Hillary Has Balls and Coattails
by Todd Bennett, Fri Sep 07, 2007 at 03:14:17 AM EDT
TarHeel wrote a diary that I could refer to as nothing less than putrid about Hillary's "drag" potential on down ballot races. I will tell you what a drag is: A wannabe with limited experience as anything other than a lawyer who fails to get out from under his wife's shadow and is better known for his haircut than his policy.
But wait, I forgot. He is a Southern white protestant male landowner so it should be fine. Silly me. I am so sick of the Hillary can't make it thing. Or the Hillary is so polarizing thing. Or the baggage thing. Here is a polling thing: http://www.openleft.com/showDiary.do?dia ryId=938 According to Chris, Hillary not only wins right now, she realigns the map. Carries Texas against Romney, and probably would even against Giuliani. Now who do you think is really more worried? Tim Johnson if we nominate Hillary or John Cornyn if they nominate Romney?
One Hillary supporter, georgep, calls it a poverty of argument, and I would have to agree. When your candidate can give no good reason as to why you should vote for him or her, I supppose you have no choice other than to dredge up myth. And the Hillary is unelectable thing is a myth. Check out Quinnipiac on Ohio with Todd Beeton's analysis:
Candidate Sept. 6 July 12 May 16 Net Change on Favorability:
Edwards 54/26 46/29 44/29 +13
Clinton 51/43 49/42 46/45 +7
Obama 47/25 45/22 42/22 +2
McCain 44/28 40/31 45/28 -1
Giuliani 48/30 50/27 54/26 -10
Note that this is the first time that Clinton's favorability has been over 50% and Giuliani's has been under 50%. Clearly, the more voters get to know these candidates, their previously majority-held preconceptions (in Rudy's case, positive, and in Clinton's case, negative) get reversed. It's also interesting that McCain is seeing an uptick, certainly reflecting the sentiments of the Luntz post-debate focus group last night where people appear to be giving McCain a second (or third or fourth) look. And then of course, there's the Edwards surge, which so far is not reflected in his Ohio Dem primary numbers (he's in 3rd at 11% -- actually slightly down from May -- although keep in mind that Gore is included) but a surge there is something to look for.
What we're seeing here, folks, are blue state-like numbers.
It should be noted that Edwards ranks better in this department, yet the key thing to look at is Hillary's ability to swing opinion from negative to positive which is presenting itself in polling all over the country. In this article,http://archive.salon.com/politics/war_ro om/2005/05/04/kerry/index.html John Zogby is quoted as saying Hillary can take "the somewhat unfavorables and turn them into somewhat favorables".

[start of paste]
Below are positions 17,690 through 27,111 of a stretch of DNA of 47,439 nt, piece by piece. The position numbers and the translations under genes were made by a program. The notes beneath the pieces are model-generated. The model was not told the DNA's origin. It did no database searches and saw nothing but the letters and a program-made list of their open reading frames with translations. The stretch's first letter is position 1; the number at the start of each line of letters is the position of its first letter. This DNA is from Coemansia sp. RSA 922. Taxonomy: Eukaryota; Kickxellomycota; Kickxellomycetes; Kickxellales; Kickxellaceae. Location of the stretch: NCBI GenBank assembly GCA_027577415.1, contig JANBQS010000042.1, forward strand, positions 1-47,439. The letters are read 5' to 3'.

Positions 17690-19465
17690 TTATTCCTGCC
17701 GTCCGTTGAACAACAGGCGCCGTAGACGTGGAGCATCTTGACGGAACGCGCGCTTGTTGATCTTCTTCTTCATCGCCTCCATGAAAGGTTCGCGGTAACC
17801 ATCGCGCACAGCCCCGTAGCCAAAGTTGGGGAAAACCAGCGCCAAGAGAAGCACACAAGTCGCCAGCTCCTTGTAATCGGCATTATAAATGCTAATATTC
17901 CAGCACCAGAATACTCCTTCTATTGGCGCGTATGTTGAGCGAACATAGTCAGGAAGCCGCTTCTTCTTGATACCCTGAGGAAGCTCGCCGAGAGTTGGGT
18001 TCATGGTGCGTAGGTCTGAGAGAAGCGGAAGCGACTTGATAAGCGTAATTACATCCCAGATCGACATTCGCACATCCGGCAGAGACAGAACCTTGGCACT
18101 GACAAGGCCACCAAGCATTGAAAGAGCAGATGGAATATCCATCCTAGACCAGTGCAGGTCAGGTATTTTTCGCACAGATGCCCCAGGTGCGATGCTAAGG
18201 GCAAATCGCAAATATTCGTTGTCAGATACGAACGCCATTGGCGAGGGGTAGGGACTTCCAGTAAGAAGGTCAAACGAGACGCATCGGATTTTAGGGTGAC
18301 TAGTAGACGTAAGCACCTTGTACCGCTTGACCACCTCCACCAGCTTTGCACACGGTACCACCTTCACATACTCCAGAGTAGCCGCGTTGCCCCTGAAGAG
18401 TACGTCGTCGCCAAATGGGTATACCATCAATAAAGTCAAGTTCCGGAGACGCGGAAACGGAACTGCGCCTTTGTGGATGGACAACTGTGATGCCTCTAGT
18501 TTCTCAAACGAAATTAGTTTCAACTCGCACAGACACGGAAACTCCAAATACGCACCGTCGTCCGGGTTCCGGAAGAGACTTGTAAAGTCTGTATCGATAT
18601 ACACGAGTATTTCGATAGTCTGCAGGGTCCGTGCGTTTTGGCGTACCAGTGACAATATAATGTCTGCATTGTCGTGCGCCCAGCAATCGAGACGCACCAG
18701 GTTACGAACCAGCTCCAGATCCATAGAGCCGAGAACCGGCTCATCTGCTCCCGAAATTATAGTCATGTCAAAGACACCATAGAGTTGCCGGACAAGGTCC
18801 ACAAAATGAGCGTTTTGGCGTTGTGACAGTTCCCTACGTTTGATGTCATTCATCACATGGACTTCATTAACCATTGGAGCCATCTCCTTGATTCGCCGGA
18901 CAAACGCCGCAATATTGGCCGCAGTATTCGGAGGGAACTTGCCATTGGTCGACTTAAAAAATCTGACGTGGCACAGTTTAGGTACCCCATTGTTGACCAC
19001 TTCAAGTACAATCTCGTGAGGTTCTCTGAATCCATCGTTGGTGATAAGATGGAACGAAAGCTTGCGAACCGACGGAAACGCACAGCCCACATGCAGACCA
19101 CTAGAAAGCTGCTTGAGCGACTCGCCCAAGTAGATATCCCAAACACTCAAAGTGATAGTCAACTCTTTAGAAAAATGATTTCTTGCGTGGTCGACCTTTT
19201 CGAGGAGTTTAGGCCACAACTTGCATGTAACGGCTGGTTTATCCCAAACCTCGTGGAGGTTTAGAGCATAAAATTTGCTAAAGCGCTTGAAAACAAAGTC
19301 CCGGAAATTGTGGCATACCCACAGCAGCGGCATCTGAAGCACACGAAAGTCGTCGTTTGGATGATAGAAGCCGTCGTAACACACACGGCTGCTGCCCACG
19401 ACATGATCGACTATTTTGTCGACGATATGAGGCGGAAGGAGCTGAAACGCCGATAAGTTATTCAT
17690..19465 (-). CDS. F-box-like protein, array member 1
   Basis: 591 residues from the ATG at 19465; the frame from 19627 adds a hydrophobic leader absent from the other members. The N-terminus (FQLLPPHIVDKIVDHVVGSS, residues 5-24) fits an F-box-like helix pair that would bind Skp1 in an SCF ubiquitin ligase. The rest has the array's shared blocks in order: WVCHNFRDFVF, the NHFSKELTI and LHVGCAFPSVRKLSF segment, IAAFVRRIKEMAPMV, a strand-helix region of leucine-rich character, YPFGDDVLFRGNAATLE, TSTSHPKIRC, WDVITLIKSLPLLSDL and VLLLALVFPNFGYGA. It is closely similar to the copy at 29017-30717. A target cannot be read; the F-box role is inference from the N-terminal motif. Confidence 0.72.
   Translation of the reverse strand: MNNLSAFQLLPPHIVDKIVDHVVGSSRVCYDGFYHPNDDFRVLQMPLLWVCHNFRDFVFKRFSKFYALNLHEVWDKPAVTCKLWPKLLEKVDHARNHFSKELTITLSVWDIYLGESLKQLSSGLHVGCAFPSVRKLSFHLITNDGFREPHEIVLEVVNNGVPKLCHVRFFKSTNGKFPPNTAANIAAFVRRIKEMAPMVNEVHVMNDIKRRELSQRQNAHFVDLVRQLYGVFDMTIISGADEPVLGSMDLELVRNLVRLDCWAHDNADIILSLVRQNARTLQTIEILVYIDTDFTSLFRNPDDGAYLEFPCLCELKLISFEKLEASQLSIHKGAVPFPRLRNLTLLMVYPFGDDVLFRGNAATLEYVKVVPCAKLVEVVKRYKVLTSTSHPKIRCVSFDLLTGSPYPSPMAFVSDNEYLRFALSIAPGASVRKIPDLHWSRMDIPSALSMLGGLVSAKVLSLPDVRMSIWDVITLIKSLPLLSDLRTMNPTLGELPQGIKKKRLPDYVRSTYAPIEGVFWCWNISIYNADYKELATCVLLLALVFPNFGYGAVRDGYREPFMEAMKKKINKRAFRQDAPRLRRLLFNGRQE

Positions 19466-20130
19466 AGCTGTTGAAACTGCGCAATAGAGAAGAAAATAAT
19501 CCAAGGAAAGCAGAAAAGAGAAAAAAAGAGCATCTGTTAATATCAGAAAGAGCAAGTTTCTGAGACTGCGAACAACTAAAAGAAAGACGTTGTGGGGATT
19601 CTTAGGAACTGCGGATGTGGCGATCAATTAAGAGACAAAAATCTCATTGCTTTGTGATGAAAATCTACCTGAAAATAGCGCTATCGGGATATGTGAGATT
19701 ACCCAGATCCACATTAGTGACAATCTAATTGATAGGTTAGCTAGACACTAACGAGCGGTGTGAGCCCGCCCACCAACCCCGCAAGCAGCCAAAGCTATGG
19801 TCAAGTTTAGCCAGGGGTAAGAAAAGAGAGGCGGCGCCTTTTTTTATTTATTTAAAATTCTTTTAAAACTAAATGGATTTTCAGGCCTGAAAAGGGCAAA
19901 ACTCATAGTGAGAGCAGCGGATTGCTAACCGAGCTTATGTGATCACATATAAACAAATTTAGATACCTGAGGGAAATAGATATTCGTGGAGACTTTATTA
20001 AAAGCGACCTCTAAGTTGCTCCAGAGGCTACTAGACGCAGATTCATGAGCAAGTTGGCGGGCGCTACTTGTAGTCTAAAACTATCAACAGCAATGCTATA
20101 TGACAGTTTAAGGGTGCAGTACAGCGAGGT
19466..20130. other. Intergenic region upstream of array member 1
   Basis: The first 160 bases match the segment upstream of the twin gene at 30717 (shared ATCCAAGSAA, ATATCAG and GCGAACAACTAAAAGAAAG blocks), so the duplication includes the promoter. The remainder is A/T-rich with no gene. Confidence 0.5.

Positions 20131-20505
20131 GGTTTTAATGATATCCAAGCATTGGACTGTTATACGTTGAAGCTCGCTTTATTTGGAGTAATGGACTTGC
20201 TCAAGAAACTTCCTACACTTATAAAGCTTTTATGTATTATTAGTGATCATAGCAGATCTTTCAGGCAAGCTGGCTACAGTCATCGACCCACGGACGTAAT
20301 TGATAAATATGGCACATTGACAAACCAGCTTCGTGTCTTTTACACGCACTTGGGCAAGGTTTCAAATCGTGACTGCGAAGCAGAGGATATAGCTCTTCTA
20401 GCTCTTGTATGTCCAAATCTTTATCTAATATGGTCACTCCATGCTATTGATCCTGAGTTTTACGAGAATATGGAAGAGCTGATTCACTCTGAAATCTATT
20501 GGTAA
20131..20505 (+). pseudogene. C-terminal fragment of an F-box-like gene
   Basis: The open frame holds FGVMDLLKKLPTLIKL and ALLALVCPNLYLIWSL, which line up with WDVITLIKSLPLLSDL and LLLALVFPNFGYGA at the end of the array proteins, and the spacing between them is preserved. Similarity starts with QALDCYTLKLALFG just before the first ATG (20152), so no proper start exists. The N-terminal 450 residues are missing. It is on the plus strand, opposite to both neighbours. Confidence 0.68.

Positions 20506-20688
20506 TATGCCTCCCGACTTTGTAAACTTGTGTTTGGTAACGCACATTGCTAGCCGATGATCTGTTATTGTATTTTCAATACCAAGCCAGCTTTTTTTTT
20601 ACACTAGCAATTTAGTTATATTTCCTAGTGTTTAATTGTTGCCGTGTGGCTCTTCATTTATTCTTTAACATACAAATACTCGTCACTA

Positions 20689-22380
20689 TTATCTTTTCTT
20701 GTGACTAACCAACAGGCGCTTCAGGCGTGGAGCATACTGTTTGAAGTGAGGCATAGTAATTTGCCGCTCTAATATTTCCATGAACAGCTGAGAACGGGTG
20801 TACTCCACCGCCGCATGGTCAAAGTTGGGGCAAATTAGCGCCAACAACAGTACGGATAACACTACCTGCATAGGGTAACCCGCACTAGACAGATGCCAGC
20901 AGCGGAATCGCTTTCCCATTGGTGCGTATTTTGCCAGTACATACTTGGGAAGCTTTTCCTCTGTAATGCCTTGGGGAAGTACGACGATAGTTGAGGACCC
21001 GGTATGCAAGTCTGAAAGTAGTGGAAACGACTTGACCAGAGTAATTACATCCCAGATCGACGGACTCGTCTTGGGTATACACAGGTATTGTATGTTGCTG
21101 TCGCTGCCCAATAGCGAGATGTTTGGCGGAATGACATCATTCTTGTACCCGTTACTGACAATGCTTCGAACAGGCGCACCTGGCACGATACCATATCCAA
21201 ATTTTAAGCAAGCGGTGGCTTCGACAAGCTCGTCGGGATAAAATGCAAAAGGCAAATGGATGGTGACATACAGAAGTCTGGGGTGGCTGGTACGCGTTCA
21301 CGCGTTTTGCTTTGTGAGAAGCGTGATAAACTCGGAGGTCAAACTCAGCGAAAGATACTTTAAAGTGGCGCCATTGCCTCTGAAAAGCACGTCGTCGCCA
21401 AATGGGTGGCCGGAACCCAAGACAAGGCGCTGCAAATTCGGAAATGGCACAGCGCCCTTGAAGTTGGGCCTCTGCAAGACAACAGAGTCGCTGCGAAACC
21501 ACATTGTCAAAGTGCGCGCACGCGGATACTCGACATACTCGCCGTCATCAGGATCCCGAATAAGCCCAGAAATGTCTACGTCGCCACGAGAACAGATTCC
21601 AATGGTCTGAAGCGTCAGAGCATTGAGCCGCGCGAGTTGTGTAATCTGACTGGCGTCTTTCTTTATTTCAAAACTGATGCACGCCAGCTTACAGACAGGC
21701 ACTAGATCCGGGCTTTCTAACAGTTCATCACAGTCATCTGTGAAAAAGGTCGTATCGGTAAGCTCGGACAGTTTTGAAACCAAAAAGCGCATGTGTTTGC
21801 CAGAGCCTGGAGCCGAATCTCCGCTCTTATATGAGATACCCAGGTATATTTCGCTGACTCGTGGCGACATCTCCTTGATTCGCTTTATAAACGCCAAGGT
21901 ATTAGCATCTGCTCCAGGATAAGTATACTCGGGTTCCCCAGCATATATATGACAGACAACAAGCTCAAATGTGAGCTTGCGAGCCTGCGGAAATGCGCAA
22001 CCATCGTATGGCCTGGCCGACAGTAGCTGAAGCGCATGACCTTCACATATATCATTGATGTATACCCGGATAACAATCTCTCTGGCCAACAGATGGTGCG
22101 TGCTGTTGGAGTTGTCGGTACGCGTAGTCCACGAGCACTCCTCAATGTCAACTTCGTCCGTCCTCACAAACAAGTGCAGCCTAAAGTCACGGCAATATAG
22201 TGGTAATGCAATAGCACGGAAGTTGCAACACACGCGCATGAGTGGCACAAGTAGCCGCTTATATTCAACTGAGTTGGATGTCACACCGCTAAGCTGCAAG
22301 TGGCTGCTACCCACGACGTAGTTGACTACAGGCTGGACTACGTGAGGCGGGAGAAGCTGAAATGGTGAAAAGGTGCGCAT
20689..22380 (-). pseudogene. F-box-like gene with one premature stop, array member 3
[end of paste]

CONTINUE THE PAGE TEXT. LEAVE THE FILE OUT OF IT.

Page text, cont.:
Also, an excerpt on the lessons of electability from a winger, Robert Moran with polling evidence: http://www.nationalreview.com/comment/mo ran200405071254.asp
Just how bad has Kerry been shredded by the Bush campaign? A quick review of the NBC News/Wall Street Journal survey shows that Kerry's image dropped from 43-percent positive to 30-percent negative in March 2004 to 38-percent positive to 38-percent negative currently. In other words, the Bush campaign, despite all the cheerleading for Kerry in the press, was able to reduce Kerry's favorables by five points and increase Kerry's negatives by eight points.
Point is, Edwards can tout "electabiity" all he wants, it comes down to responding to attacks, and the Clintons are masterful at it. Edwards may want you to think he is electable, but he can not even fend off stories about his haircut, much less stand up to the mighty machine of smear. "Lightweight" is the word I believe.
Hillary? She can fight and swing polls in her favor and that is clear. The bottom line is that Democrats want her on the front line, period. Her favorables are huge among Democrats and she is seen as someone who win or lose, won't
have any bullets left in her gun. Something many Democrats, including myself, question about the others. It takes balls to win, guys. Don't blame Hillary, a woman, for having the biggest pair.